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Armstrong, J. Scott. (2011). Evidence-Based Advertising: An Application to Persuasion.
International Journal of Advertising, 30(5), 743-767
Complex phenomena such as advertising are difficult to understand. As a result, extensive and repeated testing of diverse alternative reasonable hypotheses is necessary in order to increase knowledge about advertising. This calls for experimental studies: laboratory, field, and quasi-experimental studies. Fortunately, much useful empirical research of this kind has already been conducted on how to create persuasive advertisements.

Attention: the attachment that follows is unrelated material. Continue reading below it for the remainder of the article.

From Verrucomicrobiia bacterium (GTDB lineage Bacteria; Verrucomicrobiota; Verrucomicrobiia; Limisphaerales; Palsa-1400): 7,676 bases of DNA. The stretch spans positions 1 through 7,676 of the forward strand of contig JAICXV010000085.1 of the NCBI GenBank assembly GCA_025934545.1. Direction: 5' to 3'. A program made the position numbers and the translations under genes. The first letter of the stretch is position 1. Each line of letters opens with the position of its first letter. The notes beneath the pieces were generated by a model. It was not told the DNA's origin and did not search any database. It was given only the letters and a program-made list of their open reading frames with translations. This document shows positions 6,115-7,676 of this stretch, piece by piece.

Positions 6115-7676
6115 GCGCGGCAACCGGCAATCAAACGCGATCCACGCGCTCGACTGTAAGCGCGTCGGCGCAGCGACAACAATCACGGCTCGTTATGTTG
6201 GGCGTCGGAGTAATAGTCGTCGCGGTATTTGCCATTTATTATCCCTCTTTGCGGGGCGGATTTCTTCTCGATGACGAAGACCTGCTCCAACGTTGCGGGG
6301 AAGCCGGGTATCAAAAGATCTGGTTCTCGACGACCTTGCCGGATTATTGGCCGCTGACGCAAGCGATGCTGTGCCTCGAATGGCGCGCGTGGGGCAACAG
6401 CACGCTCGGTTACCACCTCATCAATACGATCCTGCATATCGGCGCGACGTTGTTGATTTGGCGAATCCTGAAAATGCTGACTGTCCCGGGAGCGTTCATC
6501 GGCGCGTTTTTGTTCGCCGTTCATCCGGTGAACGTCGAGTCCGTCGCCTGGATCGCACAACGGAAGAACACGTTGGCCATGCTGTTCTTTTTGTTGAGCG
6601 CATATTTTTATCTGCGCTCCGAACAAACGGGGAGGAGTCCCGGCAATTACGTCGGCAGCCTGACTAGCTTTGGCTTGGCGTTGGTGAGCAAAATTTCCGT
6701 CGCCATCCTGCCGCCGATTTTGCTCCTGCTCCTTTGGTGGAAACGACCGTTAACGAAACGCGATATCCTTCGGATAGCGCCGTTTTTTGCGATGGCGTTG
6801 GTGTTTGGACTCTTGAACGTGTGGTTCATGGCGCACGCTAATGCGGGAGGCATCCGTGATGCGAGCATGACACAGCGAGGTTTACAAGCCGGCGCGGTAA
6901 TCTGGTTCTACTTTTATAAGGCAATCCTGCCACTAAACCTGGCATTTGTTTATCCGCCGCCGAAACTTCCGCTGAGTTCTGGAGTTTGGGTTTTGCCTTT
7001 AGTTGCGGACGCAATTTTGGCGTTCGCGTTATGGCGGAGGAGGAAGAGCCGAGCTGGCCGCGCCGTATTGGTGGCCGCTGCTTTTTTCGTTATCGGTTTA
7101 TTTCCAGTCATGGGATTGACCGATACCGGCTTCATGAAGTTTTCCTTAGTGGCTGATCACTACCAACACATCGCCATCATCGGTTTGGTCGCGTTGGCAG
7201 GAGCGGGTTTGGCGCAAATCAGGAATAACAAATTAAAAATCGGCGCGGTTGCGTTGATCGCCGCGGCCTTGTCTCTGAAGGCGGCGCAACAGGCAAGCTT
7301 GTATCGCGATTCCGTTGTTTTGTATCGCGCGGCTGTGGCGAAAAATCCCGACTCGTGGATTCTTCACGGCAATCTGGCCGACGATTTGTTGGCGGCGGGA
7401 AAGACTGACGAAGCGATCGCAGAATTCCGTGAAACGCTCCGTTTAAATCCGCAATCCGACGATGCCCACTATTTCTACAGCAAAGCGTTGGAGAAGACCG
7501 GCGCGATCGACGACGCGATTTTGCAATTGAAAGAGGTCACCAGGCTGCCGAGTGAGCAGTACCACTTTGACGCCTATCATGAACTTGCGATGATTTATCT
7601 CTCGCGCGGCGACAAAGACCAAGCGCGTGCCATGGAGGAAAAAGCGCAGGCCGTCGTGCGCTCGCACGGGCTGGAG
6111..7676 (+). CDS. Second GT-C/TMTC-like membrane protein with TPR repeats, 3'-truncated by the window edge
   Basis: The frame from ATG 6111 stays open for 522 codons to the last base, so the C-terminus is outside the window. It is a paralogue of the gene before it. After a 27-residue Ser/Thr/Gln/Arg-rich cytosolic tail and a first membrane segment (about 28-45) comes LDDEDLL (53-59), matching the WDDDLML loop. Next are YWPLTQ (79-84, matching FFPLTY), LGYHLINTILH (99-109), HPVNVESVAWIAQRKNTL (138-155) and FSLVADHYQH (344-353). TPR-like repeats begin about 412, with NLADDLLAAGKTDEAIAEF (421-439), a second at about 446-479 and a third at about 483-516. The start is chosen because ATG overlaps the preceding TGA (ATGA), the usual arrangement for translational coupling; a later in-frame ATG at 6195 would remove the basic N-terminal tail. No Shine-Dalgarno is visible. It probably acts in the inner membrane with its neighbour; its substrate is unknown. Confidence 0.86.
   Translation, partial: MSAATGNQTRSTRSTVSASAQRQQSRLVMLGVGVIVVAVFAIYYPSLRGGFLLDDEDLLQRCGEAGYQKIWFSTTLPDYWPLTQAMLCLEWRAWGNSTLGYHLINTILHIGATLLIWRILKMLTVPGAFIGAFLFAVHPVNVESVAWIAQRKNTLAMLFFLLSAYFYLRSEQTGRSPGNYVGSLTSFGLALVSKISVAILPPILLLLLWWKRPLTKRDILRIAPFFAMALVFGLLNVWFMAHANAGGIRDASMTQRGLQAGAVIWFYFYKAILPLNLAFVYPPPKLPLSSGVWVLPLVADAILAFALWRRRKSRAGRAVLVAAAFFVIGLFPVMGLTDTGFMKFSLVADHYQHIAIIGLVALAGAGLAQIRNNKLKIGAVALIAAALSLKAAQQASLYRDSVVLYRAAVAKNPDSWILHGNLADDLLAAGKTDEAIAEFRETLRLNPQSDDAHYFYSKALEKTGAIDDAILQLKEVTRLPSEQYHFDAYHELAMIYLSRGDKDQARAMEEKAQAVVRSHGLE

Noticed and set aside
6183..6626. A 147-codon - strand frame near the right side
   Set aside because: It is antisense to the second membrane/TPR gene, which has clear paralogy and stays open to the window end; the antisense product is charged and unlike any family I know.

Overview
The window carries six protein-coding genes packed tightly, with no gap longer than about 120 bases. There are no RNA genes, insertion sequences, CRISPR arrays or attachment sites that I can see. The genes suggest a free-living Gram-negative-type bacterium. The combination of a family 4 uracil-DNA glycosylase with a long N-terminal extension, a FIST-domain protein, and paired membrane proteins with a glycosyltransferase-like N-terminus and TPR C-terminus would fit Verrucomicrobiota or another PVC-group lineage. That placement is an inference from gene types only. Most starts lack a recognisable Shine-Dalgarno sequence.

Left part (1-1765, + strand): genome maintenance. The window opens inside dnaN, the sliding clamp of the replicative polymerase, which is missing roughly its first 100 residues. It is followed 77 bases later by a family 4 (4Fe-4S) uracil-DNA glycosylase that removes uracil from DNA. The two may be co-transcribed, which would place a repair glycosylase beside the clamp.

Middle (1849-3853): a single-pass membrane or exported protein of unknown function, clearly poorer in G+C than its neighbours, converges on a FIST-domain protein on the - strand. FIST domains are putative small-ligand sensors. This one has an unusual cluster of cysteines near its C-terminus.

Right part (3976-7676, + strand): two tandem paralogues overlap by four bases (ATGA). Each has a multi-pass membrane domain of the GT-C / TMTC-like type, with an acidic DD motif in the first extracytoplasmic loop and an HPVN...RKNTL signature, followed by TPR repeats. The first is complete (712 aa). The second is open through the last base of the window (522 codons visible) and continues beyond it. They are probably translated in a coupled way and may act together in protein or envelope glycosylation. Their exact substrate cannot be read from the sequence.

Five Principles of EBM
- Face the hard facts, and build a culture in which people
are encouraged to tell the truth, even if it is unpleasant.
- Be committed to "fact based" decision making -- which
means being committed to getting the best evidence and
using it to guide actions.
- Treat your organization as an unfinished prototype --
encourage experimentation and learning by doing.
- Look for the risks and drawbacks in what people recommend
-- even the best medicine has side effects.
- Avoid basing decisions on untested but strongly held beliefs,
what you have done in the past, or on uncritical "benchmarking"
of what winners do.